Sergey Bogomyako - stock.adobe.c
The Nordic region’s datacentres have become popular locations for IT workloads for big business, as well as organisations carrying out research that requires high computing power.
Take work on quantum computing being carried out in Finland to connect a quantum computer to a supercomputer. The aim is to create a hybrid system to overcome the difficulty of using quantum computers as standalone systems.
Projects like this require huge computing power, and where better to do it than the Nordics? Datacentre builders are attracted to the region due to its cool climate, access to renewable power sources, as well as an abundance of skilled people.
Iceland is an example of an increasingly popular destination for datacentre providers. In this top 10, we look at why Iceland could be the prime location for future datacentres.
We also feature two Nordic CIO interviews. Find out how Morton Holm Christiansen is applying is experience to digital transformation to realign the core business of chemical maker Halder Topsoe and read about Chris Conradi’s work to apply the techniques of Google to the private equity sector.
Here are Computer Weekly’s top 10 Nordic IT articles of 2022.
Finnish research and technology organisation VTT announced a milestone in November when, in collaboration with CSC – IT Center for Science and Aalto University, it connected the quantum computer HELMI with the pan-European supercomputer LUM.
HELMI is Finland’s first quantum computer, a 5-qubit system that became operational in 2021. And the system it was connected to is no ordinary supercomputer – LUMI, the fastest supercomputer in Europe, which is able to carry out 309 petaflops. Like HELMI, LUMI became operational in 2021.
Icelandic datacentres operate on sustainable energy – a mix of geothermal and hydroelectric power generation. Furthermore, cooling is free thanks to the naturally cool climate, and there are three submarine cable systems linking Iceland to other regions – with the next one on the way.
The fourth submarine cable system is expected to be ready by the end of 2022. The new system will provide a direct connection from the south-west of Iceland to the west coast of Ireland.
After successfully creating commercial value through digitisation at some major Nordic companies, Morten Holm Christiansen has been tasked with doing the same at Danish chemical industry giant Halder Topsoe.
Having joined the company in November 2021, he is directing Copenhagen-headquartered Topsoe’s digital transformation at a time when the company is also going through a major business change.
Denmark-based fintech Nord Investments has adopted open banking technology from Aiia to make it easier for people using its platform to make investments.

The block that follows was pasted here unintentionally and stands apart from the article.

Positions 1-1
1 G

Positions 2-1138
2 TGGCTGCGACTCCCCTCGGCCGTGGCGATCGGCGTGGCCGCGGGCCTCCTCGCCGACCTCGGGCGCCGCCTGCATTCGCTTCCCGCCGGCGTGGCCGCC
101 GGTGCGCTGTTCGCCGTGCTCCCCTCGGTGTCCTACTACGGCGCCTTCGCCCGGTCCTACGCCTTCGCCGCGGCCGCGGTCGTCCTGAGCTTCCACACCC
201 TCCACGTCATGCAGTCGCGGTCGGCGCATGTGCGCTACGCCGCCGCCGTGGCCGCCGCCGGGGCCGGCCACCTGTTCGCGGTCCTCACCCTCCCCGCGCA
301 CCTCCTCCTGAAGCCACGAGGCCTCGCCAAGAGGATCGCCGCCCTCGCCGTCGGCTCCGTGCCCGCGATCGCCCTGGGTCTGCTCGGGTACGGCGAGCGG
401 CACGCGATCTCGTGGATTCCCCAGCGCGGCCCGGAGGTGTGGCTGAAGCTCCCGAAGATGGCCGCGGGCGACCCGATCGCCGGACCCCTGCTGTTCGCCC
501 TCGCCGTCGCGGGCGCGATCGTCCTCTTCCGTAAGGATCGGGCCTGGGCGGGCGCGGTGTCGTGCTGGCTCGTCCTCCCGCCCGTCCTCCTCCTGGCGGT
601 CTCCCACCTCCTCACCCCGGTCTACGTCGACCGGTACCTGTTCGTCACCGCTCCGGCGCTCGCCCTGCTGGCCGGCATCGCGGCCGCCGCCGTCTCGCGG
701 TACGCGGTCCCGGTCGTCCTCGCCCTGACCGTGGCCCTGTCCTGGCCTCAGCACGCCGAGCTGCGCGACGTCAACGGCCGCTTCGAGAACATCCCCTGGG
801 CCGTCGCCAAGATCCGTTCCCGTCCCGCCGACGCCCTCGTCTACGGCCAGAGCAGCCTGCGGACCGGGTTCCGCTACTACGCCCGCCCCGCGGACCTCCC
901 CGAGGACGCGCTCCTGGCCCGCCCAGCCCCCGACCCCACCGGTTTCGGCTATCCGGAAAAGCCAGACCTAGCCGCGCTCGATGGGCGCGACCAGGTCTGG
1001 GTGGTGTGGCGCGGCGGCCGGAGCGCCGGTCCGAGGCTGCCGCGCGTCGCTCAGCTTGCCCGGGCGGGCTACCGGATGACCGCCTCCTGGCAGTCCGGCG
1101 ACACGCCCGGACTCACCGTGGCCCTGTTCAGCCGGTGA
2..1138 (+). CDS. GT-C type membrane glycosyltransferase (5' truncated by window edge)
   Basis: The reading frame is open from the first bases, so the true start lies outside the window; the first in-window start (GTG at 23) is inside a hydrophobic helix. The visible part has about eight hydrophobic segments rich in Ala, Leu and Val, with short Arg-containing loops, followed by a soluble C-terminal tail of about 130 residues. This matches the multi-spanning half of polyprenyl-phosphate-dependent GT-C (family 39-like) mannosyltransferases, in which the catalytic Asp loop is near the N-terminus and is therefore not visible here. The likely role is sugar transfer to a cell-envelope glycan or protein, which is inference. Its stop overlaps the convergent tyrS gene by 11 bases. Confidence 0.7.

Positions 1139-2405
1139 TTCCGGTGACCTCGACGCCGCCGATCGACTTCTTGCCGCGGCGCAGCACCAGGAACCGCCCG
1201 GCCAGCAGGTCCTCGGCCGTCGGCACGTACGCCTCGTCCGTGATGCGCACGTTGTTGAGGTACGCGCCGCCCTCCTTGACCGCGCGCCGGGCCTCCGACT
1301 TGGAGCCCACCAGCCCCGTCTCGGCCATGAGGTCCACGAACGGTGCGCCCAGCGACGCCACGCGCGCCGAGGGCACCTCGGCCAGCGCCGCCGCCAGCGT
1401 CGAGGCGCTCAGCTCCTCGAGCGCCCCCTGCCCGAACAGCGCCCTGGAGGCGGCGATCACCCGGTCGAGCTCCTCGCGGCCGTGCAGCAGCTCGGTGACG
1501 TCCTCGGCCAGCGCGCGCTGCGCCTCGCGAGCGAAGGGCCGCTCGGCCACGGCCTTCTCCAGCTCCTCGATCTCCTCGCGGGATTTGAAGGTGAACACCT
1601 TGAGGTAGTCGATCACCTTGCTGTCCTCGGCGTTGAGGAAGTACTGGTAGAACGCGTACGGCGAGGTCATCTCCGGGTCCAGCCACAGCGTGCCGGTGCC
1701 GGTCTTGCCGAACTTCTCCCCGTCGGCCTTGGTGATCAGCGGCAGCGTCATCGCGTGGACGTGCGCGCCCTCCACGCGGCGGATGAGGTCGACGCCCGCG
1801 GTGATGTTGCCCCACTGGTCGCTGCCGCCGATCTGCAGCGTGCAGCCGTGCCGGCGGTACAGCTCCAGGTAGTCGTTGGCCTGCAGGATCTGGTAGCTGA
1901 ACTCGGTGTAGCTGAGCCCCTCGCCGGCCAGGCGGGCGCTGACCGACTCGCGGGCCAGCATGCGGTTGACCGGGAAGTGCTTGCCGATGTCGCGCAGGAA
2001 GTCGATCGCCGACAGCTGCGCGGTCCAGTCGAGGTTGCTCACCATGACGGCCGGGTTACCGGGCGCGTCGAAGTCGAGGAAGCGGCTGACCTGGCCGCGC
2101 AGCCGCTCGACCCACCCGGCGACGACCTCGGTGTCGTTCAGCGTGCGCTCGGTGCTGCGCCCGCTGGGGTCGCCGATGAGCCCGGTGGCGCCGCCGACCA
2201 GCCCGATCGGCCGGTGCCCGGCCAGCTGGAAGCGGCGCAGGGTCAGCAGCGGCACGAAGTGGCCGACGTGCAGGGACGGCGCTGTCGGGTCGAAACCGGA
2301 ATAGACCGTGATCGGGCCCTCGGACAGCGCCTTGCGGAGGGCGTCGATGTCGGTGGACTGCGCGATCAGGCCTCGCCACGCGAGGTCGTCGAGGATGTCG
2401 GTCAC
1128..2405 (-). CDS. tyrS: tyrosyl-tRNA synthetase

The robotic software investment platform, which currently only operates in Denmark, said it wanted to make it easier for its 7,000 active investors to make payments on the platform when making investments.
After a Google brainwash, Chris Conradi is on a mission to transform a sector yet to realise the benefits of the latest digital technologies.
Conradi left Google in 2019 to work at Norwegian private equity investment company FSN Capital and quickly found out that the “very conservative” private equity sector was behind on digitisation, particularly in comparison with companies in other parts of the finance sector.
“On the surface, you might think that the use of IT has a positive impact on the environment due to less business travel and commuting to work,” writes Niklas Sundberg in his book, Sustainable IT playbook for technology leaders, published in October 2022. As CIO of the Global Solutions division at Sweden’s Assa Abloy, Sundberg is well placed to write about sustainable IT.
“While the benefits of the ICT industry are well known, the environmental impact has been kept secret – until very recently,” Sundberg tells Computer Weekly
The focus on tech startup development across the Nordic region has intensified in recent years, thanks to a glut of global success stories. And yet, just a stone’s throw across the Gulf of Finland sits a Baltic nation that rarely hits the headlines, despite a current unicorn count of 10 from a population of just 1.2 million.
That country is Estonia. And, alongside Lithuania and Latvia, there are calls for Danish, Swedish, Norwegian, Icelandic and Finnish ecosystems to better leverage the levels on ingenuity and innovation that exist across main cities. The intended result: a “new Nordic” region even stronger in the tech realm than we have seen so far.
Generally speaking, the European Union’s (EU) General Data Protection Regulation (GDPR) has gone fairly well in Finland, according to Anu Talus, data protection ombudsman for the country’s data protection authority.
Two deputies work with Talus at the Office of the Data Protection Ombusman – one is responsible for the public sector and the other looks after enforcing the laws. Talus looks after the private sector.
The Norwegian Society of Graduate Technical and Scientific Professional (Tenka) has reported that 48% of Norwegian companies are in need of IT resources.
According to Rune Buseth, partner at recruitment firm Birn & Partners, that shortage of IT staff will continue for several years, regardless of the economic situation.
The Knut and Alice Wallenberg Foundation supports several innovative projects in Sweden, and one of the most notable is the Wallenberg AI, Autonomous Systems and Software Programme (Wasp), the country’s biggest research project to date.
Michael Felsberg is part of that project. A professor at Sweden’s Linköping University, Felsberg is also head of the university’s computer vision laboratory. Much of his research in artificial intelligence (AI) is funded as part of Wasp.